Straw Bale Building – the Devil is in the Details

When it comes to building with straw, success will depend on your attention to the specifics.

Recently, we’ve been hired to work on several straw bale projects – a single family home outside of Saskatoon, SK and a detached backyard office pod in rural Alberta. For the first project we were brought in to do the bale work in an already erected timber frame, later applying earthen plasters to the interior and exterior of the home once the bales were up. For the second project we were hired to do a hands-on consultation, whereby we taught the owner how to make and apply earthen plasters to bales that were already in place.

In both cases, decisions that would affect the finishing of the buildings – how the plasters would end at the bottom of the walls, how the plasters would make tight connections to the framing and meet the windows, whether or not there was sufficient overhang to adequately protect the plasters from driving rain, etc. – had been made well in advance of us being hired for the project.

These decisions made our work difficult and in both cases the homeowner would have benefited greatly from our advice had we been involved in the design phase.

There is much to think about when designing a building but if you do not have a clear idea of how the various materials are going to intersect, and how those intersections will be detailed, it behooves you to engage the trades that will be doing the actual work. If you do not, the quality, performance and durability will suffer. For brevity, I’ll highlight several critical places that should not be overlooked when marrying straw bales and plasters to the other essential building elements.  These include: plaster stops, designing around the bale module, and detailing windows.


The first critical detail is what we call a plaster stop. This is a clearly defined place for the plasters to start and end. Plasters stops acts as both a depth gauge and a support. Plasters should be carried on the foundation, so the plaster should come to rest here. At the top of the wall, the plaster stop is often a piece of wood or similar material that makes abutting the ceiling material to easy and uncomplicated. In both instances because the plasters did not have clearly defined places to land, less than ideal solutions were adapted to make up for this design omission.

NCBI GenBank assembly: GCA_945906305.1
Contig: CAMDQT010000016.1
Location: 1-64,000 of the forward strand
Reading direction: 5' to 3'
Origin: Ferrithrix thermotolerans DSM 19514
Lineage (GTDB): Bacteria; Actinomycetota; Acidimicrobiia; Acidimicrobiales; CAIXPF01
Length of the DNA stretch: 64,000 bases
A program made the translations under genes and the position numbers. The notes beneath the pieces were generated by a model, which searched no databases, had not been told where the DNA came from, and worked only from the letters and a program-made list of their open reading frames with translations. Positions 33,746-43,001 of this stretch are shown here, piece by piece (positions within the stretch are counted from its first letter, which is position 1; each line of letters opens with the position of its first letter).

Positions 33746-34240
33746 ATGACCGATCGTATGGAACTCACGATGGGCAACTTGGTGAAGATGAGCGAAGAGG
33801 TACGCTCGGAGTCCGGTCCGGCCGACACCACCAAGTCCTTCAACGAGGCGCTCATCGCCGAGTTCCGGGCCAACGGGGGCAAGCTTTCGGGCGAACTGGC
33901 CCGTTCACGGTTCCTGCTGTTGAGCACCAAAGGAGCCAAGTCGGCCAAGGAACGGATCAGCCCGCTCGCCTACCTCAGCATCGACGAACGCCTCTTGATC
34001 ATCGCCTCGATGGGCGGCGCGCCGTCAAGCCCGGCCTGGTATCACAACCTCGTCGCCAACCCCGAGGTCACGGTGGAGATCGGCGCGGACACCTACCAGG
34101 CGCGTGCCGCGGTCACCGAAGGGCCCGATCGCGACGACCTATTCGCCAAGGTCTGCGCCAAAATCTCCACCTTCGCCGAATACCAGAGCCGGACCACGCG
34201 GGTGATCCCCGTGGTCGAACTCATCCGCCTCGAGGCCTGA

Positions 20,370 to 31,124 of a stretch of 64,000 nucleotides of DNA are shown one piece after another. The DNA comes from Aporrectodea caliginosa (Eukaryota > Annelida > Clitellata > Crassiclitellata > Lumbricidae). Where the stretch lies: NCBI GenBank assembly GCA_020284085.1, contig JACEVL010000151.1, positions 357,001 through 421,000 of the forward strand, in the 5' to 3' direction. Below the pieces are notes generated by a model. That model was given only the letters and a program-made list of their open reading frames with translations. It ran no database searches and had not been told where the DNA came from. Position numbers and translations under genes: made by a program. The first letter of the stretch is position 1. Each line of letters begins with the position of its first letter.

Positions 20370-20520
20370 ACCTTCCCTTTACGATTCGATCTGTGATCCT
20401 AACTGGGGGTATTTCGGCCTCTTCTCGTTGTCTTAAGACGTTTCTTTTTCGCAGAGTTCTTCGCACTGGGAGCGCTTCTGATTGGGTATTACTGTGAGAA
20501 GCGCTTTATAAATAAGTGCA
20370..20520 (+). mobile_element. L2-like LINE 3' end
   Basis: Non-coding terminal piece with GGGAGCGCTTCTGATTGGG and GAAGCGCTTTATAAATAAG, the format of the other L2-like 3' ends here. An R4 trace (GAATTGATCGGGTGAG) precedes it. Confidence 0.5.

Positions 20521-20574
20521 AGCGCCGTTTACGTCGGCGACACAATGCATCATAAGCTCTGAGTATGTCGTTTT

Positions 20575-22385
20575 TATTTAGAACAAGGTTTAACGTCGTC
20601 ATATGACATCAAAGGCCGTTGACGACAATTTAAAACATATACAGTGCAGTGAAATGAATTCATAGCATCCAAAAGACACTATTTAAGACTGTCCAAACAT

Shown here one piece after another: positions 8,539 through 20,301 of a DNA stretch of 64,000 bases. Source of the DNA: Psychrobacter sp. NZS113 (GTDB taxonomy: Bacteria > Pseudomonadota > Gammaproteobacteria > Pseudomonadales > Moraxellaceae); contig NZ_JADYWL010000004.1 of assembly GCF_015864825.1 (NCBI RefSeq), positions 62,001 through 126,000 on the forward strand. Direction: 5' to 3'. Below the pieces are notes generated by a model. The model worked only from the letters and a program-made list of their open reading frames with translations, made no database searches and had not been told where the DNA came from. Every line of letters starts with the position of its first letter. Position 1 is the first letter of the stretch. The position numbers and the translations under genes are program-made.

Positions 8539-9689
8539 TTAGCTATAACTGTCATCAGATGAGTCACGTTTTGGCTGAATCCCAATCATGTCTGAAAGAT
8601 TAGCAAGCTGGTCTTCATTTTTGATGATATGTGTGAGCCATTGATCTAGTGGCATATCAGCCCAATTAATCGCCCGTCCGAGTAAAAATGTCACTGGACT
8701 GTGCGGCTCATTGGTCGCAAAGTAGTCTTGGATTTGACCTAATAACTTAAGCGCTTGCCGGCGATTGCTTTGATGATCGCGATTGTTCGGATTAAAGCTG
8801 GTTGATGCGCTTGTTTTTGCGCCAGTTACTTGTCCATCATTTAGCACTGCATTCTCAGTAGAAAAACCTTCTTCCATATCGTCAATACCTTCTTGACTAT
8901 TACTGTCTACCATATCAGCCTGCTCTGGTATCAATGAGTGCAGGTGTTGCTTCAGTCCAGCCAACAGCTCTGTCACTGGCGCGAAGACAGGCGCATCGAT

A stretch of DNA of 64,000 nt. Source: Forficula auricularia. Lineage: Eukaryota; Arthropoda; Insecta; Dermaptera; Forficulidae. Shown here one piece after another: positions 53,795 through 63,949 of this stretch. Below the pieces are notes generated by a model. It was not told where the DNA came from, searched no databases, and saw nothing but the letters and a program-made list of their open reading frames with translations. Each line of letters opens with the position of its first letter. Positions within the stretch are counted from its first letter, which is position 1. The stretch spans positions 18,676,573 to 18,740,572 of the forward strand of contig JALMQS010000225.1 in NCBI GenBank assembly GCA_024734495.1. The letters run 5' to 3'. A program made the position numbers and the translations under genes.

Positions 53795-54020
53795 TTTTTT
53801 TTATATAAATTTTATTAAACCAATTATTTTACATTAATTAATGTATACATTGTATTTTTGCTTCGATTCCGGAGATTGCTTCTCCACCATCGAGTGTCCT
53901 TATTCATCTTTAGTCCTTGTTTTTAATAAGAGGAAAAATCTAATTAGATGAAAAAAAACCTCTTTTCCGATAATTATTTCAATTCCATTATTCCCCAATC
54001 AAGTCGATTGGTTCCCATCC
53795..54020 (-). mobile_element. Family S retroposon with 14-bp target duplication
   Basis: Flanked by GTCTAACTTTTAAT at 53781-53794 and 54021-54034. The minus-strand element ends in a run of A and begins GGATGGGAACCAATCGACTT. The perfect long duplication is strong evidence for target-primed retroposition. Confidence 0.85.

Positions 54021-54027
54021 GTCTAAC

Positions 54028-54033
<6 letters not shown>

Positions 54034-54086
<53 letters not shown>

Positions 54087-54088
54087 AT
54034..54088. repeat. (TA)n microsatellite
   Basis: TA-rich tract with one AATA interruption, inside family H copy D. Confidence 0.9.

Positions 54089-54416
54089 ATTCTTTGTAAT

Straw bale with timber frame

Another nuisance that added time and cost, while compromising the performance of the building envelope, was the fact that the dimensions of the walls (height and width) were decided upon independent of the bales that were to make up the walls. This presents two problems: 1) more bales will have to be split and tied to fill the cavity, which creates unnecessary work, 2) the top course of bales, which if the height is matched to the bales can be inserted whole, will have to be cut and stuffed at the top – a practice that is generally less air tight. Designing around a bale module makes for a tighter building, while also saving labour and cost.

                     Window in straw bale building with self repairing tape, and sisal rope prep for plaster

Finally, another area of oversight concerns windows and, in particular, how the plasters will finish to them. Rain sheeting off windows is particularly hard on plasters, especially earthen ones, and care must be exercised here. Window flashings (with drip edges), and an exterior window sill that can safely move water away from the wall once it terminates at the bottom of the window, are essential elements of good design.

As mentioned before, these are just a few of the many issues that are often overlooked by those unfamiliar with the unique needs of natural materials. Having worked on these projects and observed first-hand just how much time and energy goes into remedying these oversights, we encourage our clients to involve us early on to work as part of the design team – with the other trades, their designer, engineer, and the building department – to create a complete plan. It’s money well spent.

How We Can Help

Dirt Craft offers a wide-range of services to those wishing to build an earth home and we are happy to work with designers, architects, engineers, building officials, contractors, etc. to make sure the details are taken care of from the start. For more details visit our consulting page here.




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